Lance Stroll has gone up against some challenging team-mates during his Formula 1 career, in particular Felipe Massa at Williams and Sergio Perez at Racing Point. But this year he is taking on a four-times world champion and 53-times grand prix winner in Sebastian Vettel.
Recently, Aston Martin team owner – and Lance’s father – Lawrence Stroll described the performances of the team’s two drivers as “about even”.
This was in response to a question from The Race about whether Lance Stroll was potentially a weak link in a team that is pulling out all the stops to emerge as a championship winning force. For while Stroll has proved himself to be a capable grand prix driver, he has yet to prove he can be more than that on a consistent basis despite occasional highs.
“Lance has done a extraordinary job – he is all of 22 years of age – whether it was his performance on pole [in Turkey] or on several podiums, or competing this year with Sebastian, I think they’re probably about even,” said Stroll.
“So I don’t have any concerns or feelings that Lance has a lack of performance.
“As he grows, he will get more experience, as he gets more experience he will, like anyone else his age, get stronger. So I have absolutely no concerns.”
So is the claim they are “about even” fair, or simply a father talking up the performance of their son? Fortunately, we can look at the data and setting aside Stroll’s capacity to evolve as a driver now he’s in the middle of his fifth season, we can look at how he has stacked up against Vettel in the first 10 events of the year.
In qualifying, Stroll and Vettel are currently the second-most evenly matched in terms of relative pace after Esteban Ocon and Fernando Alonso at Alpine. The current gap is 0.150% (based on times taken at the point of elimination) in Vettel’s favour, although the difference was negligible before Silverstone, where Stroll was 0.583s slower than Vettel in Q1 – so that number could easily swing back to well under a tenth of a percent if things are reversed in Hungary.
Both have reached Q3 on four occasions, although Vettel has only fallen in Q1 once compared to Stroll’s three. However, two of those instances for Stroll were in unusual circumstances, the Canadian crashing before setting a time in Baku and having his time deleted for a track limits violation at Paul Ricard then hitting a late-session red flag. While both of those do go down as Stroll’s errors, they aren’t reflective of a fundamental pace problem.
In races, Vettel has outscored Stroll 30 points to 18. But sometimes points tallies can be an unreliable witness. Aside from two points for ninth at Paul Ricard, Vettel’s points have come from his strong drives to fifth in Monaco and second in Azerbaijan.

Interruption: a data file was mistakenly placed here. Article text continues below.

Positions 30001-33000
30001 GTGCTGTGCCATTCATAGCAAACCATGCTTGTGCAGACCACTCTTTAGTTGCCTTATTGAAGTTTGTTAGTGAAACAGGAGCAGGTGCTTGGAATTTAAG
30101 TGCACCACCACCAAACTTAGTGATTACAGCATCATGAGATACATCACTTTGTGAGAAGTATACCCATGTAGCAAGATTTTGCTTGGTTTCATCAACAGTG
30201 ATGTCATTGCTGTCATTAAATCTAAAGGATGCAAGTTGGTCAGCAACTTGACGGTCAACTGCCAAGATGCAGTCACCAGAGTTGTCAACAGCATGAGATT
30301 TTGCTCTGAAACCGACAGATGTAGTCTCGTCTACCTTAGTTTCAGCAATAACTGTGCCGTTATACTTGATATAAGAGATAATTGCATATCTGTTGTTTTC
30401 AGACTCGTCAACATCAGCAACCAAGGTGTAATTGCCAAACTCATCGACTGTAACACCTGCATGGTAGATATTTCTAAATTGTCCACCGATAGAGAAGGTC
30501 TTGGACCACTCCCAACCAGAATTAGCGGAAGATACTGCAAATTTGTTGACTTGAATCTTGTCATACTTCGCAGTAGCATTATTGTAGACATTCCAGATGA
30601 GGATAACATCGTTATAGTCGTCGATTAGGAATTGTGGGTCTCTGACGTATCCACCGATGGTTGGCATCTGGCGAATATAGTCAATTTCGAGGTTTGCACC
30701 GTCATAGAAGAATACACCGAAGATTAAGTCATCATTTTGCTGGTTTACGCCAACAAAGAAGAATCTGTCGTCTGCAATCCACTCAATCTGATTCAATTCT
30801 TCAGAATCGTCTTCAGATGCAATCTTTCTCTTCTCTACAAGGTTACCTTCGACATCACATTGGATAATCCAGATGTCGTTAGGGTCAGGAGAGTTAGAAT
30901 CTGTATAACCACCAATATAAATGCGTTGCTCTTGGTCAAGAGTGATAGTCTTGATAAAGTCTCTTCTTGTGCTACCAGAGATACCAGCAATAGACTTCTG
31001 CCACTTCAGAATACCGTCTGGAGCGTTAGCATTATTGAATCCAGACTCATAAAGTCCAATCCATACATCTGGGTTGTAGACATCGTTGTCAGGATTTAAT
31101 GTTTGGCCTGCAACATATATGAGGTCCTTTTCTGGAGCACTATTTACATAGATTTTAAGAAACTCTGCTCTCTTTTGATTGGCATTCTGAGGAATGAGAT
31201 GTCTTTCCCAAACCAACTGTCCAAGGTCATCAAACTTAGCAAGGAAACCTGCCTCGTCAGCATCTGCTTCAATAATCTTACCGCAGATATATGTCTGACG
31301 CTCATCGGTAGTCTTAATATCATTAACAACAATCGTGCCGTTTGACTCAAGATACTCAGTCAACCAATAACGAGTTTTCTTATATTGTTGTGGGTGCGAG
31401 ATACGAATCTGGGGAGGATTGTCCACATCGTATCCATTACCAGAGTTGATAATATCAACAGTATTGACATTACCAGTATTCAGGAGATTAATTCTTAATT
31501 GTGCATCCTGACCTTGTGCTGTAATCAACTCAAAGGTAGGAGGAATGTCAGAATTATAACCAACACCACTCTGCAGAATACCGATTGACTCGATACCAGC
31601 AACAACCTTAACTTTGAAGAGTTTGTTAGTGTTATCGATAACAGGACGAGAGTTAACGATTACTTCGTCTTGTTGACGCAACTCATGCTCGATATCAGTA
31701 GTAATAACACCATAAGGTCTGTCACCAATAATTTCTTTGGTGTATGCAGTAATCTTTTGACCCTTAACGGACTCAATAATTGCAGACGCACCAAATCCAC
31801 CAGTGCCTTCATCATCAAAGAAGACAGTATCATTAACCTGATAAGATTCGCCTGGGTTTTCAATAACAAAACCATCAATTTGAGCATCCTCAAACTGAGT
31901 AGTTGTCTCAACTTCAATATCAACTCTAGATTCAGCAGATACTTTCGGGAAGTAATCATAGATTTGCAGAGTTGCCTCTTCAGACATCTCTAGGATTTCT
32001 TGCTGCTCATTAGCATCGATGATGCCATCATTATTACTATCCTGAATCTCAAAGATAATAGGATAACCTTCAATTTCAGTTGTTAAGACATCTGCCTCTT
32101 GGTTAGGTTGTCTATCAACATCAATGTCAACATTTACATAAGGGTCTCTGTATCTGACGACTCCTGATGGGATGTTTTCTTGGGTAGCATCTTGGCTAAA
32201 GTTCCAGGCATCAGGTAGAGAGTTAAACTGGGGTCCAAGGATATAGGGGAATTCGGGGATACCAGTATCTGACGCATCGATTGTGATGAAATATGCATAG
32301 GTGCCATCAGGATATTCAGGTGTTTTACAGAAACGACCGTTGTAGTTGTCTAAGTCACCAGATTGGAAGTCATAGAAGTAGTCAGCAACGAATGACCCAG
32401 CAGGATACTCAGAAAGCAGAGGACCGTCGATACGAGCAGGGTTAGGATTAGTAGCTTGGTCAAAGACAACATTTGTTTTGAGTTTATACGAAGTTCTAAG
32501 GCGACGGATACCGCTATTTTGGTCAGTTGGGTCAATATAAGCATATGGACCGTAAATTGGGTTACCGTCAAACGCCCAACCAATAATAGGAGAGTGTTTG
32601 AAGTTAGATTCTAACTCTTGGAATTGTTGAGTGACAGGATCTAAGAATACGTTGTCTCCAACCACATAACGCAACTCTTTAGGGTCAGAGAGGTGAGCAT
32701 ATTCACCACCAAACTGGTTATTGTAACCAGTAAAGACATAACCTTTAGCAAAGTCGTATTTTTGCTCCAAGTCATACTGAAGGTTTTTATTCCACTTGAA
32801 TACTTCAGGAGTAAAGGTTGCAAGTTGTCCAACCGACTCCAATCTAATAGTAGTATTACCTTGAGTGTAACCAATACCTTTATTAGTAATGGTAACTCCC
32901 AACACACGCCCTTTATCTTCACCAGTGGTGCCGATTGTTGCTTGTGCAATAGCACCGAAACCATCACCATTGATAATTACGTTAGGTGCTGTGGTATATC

Stroll has scored more regularly, with six points finishes – four eighth places and two 10ths. He’s also been ahead six out of the nine times when both Aston Martin drivers have been classified. It would be fair to conclude from this that, so far, Stroll has been the more consistent but Vettel’s peaks have been higher. Perhaps that’s something to be expected given Vettel is the newcomer to the team, whereas Stroll has two previous years of experience.
On balance, the evaluation of the pair being about even is a reasonable one. What we don’t know is how it will play out over the rest of the season, and how close Vettel is to his best form. Certainly, he has now settled in and is at one with the car, but on conventional circuits he hasn’t shown the spark he had in Baku and Monaco.
So far, the battle has been inconclusive, especially as it’s unclear whether either driver has reliably got the most out of the car.
Stroll’s high points in F1 – the pole position in Turkey last year chief among them – have shown what he can do on a good day, but these days have yet to become consistent enough. First laps aside, he hasn’t shown the same capacity Vettel demonstrated in Azerbaijan and Monaco for forcing opportunities on a Sunday. As for Vettel, we still can’t be sure what level he is operating at.
Silverstone was an interesting case study. Stroll struggled in qualifying and gave little reason for it other than saying he was slow, and after starting 15th and finishing 14th in the sprint, looked set for a tough afternoon on Sunday. Vettel, meanwhile, made Q3 and looked set for a good result.
But Vettel spun on the first lap of the restart of the grand prix while battling for sixth with Ocon and came away with nothing. Stroll, meanwhile, had two good first laps and salvaged eighth place from a weekend that looked set to produce little.
This followed a pair of races at the Red Bull Ring where Stroll had the edge on underlying pace on the first weekend and Vettel did on the second. So far, a pattern has yet to form decisively.
With only 10 races completed, there’s plenty more time for the battle to play out. So far both drivers have had their moments without ever delivering at a consistently high level.
For both, the season has been a qualified success, but no more than that.